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Activity 1-1: Are You What You Eat?

PLAN

Summary Students begin their study of nutrition by keeping a food diary for two consecutive days. They determine the calories (Cal) and compare percentages of fats and proteins in their diets with the recommended guidelines.

Objectives

Students:

\checkmark record food and beverages they consume for two consecutive days.

\checkmark calculate their individual and the class average percentages of calories (Cal) available from fats and proteins.

Student Materials

  • Resource 1: Food Diary (4 copies per student)
  • Resource 2: Food Nutrient Chart
  • Diet Data Sheet
  • Activity Report
  • Measuring cups and spoons; Glasses with 4 ounces and 8 ounces of liquid; Food labels; Fast Food information sheets; Food Models

Teacher Materials

  • Activity Report Answer Key
  • Diet and Calorie charts; Nutrition resource material; Food models; Food pyramid
  • Resources 1 and 2

Advance Preparation

Assign students to bring in food labels, particularly of favorite foods, and fast-food restaurant information sheets.

Collect books on nutrition and food calorie lists to use as resources.

Duplicate class copies of the Food Diary Table (Resource 1) and Food Nutrient Chart (Resource 2).

Purchase or make food models. (See Helpful Hints.)

Estimated Time Two to three class periods

Interdisciplinary Connections

Social Studies Study diet and foods from different parts of the world and from different periods in history.

Design a “Heart Smart” restaurant as an interdisciplinary project. Include invitations, menus giving nutritional information, meal planning, and preparation around a cultural theme.

Math Calculate percents of fats, proteins, and carbohydrates present in various diets.

Home Arts Produce an ethnic food fair.

Prerequisites and Background Information

The recommended guideline of under 30% fat includes both saturated and unsaturated fats. For saturated fats the recommended percent is under 10% of the total calories consumed in a day. The recommended amount of protein for growing bodies is 15% of the total calories consumed in a day.

IMPLEMENT

Steps 1-2 Show examples of serving sizes. Use measuring spoons, cups, glasses, and food models.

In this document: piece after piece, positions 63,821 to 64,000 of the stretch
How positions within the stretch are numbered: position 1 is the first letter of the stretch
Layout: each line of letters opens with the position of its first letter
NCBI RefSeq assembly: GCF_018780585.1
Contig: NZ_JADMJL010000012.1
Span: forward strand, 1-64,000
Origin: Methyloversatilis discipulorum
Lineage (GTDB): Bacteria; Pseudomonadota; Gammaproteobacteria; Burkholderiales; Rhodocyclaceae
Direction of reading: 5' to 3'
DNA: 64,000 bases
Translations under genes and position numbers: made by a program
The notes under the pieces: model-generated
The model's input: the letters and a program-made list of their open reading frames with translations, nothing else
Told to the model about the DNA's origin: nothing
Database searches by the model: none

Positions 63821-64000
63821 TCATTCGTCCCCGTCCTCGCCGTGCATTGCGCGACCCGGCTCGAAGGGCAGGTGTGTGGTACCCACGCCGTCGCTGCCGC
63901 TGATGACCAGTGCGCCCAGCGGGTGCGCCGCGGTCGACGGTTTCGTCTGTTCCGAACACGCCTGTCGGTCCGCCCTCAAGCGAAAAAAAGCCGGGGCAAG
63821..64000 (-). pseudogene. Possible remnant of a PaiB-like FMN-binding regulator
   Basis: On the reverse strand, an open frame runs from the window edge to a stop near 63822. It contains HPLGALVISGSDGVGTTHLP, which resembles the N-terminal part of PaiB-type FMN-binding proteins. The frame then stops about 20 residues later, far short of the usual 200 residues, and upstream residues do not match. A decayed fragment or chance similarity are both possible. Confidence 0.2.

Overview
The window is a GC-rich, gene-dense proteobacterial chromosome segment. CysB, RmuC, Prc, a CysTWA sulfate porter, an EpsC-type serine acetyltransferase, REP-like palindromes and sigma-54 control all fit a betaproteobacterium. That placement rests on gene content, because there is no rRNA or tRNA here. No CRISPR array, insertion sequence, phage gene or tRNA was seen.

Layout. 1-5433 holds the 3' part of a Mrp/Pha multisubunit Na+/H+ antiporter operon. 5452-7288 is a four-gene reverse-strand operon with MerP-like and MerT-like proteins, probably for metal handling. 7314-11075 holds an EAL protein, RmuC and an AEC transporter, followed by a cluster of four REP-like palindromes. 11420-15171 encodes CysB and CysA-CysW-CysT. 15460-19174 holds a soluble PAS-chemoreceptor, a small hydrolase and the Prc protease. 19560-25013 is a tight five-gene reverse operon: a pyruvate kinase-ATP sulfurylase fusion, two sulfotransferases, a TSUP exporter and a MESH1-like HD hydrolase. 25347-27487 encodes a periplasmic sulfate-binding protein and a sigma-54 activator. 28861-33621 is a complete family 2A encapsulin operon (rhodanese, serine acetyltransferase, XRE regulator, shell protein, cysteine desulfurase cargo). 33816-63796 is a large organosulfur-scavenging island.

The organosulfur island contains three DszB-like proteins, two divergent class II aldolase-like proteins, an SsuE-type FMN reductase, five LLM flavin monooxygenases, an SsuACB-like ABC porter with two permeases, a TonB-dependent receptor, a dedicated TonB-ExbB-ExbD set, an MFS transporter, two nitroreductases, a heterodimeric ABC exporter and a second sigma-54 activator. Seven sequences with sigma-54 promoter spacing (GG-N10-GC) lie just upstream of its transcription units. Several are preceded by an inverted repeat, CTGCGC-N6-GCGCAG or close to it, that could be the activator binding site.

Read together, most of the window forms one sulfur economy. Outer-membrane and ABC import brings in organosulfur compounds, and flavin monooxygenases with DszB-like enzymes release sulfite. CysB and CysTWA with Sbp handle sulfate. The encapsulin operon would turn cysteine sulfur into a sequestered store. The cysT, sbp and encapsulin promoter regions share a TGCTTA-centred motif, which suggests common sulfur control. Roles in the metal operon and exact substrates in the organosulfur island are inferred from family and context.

Emphasize the importance of carefully estimating serving sizes.

Instruct students to begin entering food data in the morning, so that each data page will contain one day's record.

Show students how to use the Food Nutrient Chart to find needed information.

Introduce the idea of the calorie (Cal) as a unit of heat energy provided by food.

Step 2 Fill in a sample Food Diary using the overhead projector with students emphasizing where to record the number of calories and grams of fats, protein, and carbohydrates. Remind students that the recommended daily allowance for calories (Cal) can be found in their text on page 18. A complete Recommended Daily Allowances chart is located on page 96 of this book.

Extend Activity 1-1 by using the Activity Report and Diet Data Sheet for assessment at the end of the unit.

Helpful Hints

  • Special emphasis in this activity is on fats and proteins to create an awareness of diets having too much fat and/or too little protein.
  • Students keep the food diary for 4 days and choose 2 of the most typical days out of the 4 days.
  • The Food Nutrient Chart lists many common foods with the number of calories (Cal), and amounts of protein, carbohydrates, and fat contained per serving. Additional resources can be made available for those foods that are not as commonly found in diets in the United States.
  • When analyzing ethnic foods, students may need assistance. They can list the main ingredients and then look for the more common food ingredients that are similar to the foods on their list.
  • Display a Food Pyramid for reference.